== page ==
Completed! Northanger Abbey by Jane Austen
10. SCIENCE FICTION AND FANTASY
Again, plenty of scope here. From the hilarious characters of Terry Pratchett’s Discworld to Tolkien’s epic Lord of the Rings, Charlaine Harris’s Southern Vampire Mysteries to Frank Herbert’s Dune, you can go modern or classic, and pick from any number of sub-genres.
Completed! Reserved for the Cat by Mercedes Lackey
The world is your oyster, as it were! Maybe you’re going somewhere interesting on holiday and want to read up on it first? Rough Guides, Lonely Planet guides, that kind of thing. You could pick a Bill Bryson (always popular) or choose a book on a particular city, country or continent, like Francesco da Mosto’s Venice or one of Michael Palin’s books. Then there are all the delectable memoirs by people who’ve moved abroad and opened a taverna/olive farm/vineyard!
This could be a book of love poems, a collection by a particular poet, a novelty book of limericks, or if that sounds a bit daunting, a single, longer narrative poem. How about ‘The Rime of the Ancient Mariner’, ‘Hiawatha’ or ‘The Waste Land’? My particular favourite is probably Christina Rossetti’s ‘Goblin Market’, which is more like a simple fairytale that just happens to rhyme.
13. JOURNALISM AND HUMOUR
This one might take a little more thinking about, but it should be a bit of fun! Journalism collections can range from Nick Hornby’s Shakespeare Wrote for Money to Marian Keyes’s Under the Duvet, Jeremy Clarkson’s The World According to Clarkson to Bill Bryson’s Notes from a Big Country. Anything that’s been published in a newspaper or magazine first! Humour could be a book of cartoons, a novelty joke book or The Wicked Wit of Oscar Wilde!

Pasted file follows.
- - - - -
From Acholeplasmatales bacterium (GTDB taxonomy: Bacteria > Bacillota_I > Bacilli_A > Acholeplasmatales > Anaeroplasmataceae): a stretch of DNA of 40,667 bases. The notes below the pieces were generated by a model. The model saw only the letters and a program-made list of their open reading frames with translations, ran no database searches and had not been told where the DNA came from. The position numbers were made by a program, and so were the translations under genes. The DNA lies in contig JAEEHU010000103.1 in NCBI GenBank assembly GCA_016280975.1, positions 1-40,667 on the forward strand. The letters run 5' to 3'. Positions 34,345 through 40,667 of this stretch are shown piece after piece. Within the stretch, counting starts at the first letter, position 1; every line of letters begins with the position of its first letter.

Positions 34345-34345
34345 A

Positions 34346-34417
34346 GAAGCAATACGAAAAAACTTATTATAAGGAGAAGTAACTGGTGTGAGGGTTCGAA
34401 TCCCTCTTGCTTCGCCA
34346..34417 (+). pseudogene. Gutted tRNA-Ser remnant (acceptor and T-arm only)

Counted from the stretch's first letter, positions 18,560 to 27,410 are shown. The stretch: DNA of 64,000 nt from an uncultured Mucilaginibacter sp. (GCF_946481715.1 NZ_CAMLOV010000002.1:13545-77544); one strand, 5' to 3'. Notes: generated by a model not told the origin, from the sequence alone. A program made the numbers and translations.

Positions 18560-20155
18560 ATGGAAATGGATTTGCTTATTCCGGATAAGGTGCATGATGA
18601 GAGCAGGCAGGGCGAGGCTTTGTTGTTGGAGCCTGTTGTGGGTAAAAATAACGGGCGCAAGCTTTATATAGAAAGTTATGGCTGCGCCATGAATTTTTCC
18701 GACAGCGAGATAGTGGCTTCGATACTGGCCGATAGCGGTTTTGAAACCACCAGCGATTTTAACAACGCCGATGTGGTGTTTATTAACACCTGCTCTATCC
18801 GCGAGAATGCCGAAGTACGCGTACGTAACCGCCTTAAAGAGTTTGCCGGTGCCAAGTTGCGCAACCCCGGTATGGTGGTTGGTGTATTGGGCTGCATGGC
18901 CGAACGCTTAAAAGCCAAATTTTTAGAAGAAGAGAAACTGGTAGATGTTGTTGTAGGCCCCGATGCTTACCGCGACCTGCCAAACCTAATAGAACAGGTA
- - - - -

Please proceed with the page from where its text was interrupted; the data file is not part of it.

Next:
Completed! Moranthology by Caitlin Moran
14. SCIENCE AND NATURAL HISTORY
Again, this one throws the doors wide open for you to follow your interests. Always fancied learning more about space? Are you curious about the life of Charles Darwin? Or got a lifelong love for a particular animal? There are some wonderful ‘popular science’ books around too, including things like The Immortal Life of Henrietta Lacks,
David Attenborough’s natural history books,
and the entire works of the brilliantly funny Mary Roach.
15. CHILDREN’S AND YOUNG ADULT
This leaves the way open for pretty much anything, whether it’s reading The Hungry Caterpillar or The Magical Faraway Tree to your kids, revisiting the joys of The Secret Garden or Treasure Island, or devouring something from the modern tide of YA. Lots of dystopian fiction, coming-of-age novels and supernatural shenanigans to choose from!
Completed! Virtuosity by Jessica Martinez
16. SOCIAL SCIENCES AND PHILOSOPHY
Another wide area! Books on society and women (Female Chauvinist Pigs, Living Dolls), books on society and children (Toxic Childhood, Nurtureshock), books on how television and the internet are affecting our lives, Jostein Gaarder’s Sophie’s World, books on Freud or Marx…
I’m going to aim for the full 16, although I’m going to leave off thinking about which particular books until much, much later. Knowing me, I’d probably forget and read them this December or just lose interest in them by 2012!